If forming an homunculus requires an alchemical potion of demonic dark arts, so too does the magic of birthing a matchless movie. Like the illusionist who hides their wizardry by sleight of hand, the cunning filmmaker disguises their dark machinations behind deceptively simple dressings. Making a cinematic masterwork requires a concoction of insurrectional writing, anarchic directing, avant-garde editing, and an intoxicating score, all brewed in a cauldron overflowing with mutinously mesmerising performances. To elevate a film from good to great the auteur must transcend what has come before. The great filmmaker can never deliver the same dish that has already been served, they must take risks. Just as their homunculus pushed against the sealed cucurbit in which it was encased, so too Foxton and Fraser push the filmic envelope.

The Hobbit's Stephen Hunter puts in a riotously funny performance as 'Brian', the bumbling sorcerer

Every part of the potion that is Mother Tongue, serves at the feet of the diabolically clever screenplay, which we will savour last in this cinematic feast. The directing is unparallelled and the editing, inspired. The opening sequence where knives and sperm-filled test tubes interplay with pregnancy test sticks in a conspiracy of phallic shapes is so delicious to watch, the viewer may fail to notice the critique of a reproductive system that sidelines non-heteronormative couples. Likewise, the incisive whip-pan setup showing the systemic shut-out the queer would-be mothers experience when exploring alternative paths to motherhood is executed so engagingly as to disguise the fact that the privilege of parenthood still skews squarely in the direction of the male-female unit.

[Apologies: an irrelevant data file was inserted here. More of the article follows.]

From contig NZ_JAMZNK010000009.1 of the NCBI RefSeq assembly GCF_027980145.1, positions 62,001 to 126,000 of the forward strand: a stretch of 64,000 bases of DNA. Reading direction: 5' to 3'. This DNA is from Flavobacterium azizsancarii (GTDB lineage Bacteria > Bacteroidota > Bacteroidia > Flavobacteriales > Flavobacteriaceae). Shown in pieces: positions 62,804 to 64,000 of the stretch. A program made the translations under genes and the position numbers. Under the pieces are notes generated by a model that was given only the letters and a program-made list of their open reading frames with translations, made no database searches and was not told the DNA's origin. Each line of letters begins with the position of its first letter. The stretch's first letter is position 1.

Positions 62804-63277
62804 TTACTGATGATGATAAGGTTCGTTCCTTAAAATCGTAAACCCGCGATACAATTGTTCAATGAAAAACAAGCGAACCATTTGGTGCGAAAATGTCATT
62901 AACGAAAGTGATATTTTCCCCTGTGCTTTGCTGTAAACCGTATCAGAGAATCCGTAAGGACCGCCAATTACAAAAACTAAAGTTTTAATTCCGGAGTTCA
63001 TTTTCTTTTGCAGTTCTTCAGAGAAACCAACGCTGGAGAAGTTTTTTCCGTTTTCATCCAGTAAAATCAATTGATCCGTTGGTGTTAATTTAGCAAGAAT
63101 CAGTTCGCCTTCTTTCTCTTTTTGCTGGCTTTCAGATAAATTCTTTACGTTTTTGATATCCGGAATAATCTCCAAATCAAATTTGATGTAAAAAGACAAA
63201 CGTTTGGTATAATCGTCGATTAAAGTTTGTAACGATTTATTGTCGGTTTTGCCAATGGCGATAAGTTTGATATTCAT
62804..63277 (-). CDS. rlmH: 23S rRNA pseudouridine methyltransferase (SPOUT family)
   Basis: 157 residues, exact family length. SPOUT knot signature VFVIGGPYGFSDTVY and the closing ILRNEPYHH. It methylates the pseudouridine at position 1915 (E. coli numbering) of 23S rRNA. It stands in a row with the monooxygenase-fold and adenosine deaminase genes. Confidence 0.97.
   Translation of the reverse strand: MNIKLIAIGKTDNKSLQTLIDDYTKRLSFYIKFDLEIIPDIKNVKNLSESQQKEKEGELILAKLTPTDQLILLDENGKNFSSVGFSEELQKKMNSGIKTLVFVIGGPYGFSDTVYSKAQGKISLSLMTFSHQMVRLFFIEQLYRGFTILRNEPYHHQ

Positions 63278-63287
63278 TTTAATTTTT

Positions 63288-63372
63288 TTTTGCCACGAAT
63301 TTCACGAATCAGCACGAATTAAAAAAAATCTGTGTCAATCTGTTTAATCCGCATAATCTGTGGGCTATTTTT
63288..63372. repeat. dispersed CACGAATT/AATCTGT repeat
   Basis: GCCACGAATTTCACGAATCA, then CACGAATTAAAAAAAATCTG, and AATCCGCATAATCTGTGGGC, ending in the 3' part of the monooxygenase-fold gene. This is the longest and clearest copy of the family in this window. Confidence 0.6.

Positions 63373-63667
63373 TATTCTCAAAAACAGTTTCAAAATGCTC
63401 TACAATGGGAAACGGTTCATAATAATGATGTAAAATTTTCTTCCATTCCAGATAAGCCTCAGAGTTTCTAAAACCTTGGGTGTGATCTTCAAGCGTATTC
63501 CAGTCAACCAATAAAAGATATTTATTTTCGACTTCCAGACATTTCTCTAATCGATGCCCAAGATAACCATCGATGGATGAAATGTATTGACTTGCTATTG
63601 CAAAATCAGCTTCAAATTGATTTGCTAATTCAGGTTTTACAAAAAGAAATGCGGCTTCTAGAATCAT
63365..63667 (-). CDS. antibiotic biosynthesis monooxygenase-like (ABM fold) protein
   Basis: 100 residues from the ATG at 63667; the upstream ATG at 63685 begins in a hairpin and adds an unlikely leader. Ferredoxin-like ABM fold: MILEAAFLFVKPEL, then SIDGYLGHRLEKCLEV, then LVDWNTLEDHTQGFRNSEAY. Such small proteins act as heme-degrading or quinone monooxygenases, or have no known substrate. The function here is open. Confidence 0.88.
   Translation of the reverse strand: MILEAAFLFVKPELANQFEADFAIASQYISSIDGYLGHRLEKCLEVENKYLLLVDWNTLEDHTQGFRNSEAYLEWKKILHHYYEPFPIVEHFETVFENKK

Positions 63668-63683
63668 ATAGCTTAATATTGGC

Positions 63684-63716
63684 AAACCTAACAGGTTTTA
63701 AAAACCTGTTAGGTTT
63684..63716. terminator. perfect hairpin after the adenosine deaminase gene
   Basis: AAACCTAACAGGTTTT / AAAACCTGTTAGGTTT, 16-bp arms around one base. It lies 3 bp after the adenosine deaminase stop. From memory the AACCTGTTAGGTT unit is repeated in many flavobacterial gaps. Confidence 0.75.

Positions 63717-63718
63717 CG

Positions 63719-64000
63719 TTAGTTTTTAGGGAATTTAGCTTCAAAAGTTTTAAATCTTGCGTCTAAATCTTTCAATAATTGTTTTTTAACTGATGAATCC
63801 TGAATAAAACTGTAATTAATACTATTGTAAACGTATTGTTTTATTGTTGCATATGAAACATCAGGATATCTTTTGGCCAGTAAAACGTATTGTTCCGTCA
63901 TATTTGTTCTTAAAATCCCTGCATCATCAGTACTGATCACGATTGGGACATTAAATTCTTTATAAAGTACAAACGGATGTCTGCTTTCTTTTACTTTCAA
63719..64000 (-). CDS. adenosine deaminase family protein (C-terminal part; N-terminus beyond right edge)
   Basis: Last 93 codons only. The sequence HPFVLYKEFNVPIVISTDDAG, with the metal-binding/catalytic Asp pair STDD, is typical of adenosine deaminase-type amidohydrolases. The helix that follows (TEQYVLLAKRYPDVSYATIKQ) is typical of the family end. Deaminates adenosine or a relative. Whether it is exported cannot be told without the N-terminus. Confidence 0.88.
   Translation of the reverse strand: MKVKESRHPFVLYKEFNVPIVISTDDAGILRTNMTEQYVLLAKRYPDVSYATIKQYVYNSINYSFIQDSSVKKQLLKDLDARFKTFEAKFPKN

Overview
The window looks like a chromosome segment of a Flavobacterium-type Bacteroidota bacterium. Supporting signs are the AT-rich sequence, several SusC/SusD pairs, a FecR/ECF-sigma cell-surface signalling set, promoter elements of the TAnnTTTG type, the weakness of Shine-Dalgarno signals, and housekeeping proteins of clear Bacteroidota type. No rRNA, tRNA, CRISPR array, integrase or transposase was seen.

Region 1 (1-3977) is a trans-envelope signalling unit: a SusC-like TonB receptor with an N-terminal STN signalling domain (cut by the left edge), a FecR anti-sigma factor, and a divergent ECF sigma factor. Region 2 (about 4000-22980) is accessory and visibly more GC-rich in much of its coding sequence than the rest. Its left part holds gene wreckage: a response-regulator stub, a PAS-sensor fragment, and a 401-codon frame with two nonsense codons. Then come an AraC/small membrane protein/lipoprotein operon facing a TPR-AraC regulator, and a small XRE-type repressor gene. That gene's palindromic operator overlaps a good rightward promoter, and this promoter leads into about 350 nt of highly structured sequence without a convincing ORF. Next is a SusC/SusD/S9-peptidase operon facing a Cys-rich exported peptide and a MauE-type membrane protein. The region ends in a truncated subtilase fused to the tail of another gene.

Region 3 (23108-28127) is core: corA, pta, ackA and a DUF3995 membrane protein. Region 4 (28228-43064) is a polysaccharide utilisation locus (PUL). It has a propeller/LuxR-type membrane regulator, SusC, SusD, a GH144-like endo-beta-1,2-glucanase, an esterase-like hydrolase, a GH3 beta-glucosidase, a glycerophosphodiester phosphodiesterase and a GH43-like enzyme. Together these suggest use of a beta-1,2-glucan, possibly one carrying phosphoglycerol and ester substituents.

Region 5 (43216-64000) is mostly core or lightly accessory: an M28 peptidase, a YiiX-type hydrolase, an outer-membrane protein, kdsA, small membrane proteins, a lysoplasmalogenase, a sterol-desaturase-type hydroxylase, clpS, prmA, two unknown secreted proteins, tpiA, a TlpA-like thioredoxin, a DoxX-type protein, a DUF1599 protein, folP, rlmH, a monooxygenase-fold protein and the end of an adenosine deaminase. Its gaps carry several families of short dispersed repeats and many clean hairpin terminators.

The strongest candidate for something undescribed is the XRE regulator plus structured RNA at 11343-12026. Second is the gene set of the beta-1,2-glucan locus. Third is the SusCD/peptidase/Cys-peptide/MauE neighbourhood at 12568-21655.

Chiara Gizzi is a consumate comic in 'Mother Tongue'

The acting in Mother Tongue is flawless. Gizzi is gifted with a naturally comedic face against which Foxton plays the perfect (not straight) ‘straight’ person, shouldering the bulk of the dramatic arc with ease. Hunter as ‘Brian’ is an absolute gem, in an endearing performance that is the perfect combination of physical comedy and character nuance. The production values of the film are Herculean. Every element of the film, from the cinematography to the sound design and original score does not disappoint. The special effects are innovatively and expertly rendered until perhaps right at the end when we see the not quite convincingly terrifying ‘infant terrible’ homunculus. Yet, given the resolutely indie roots of this Central Coast production team, this is thoroughly forgivable.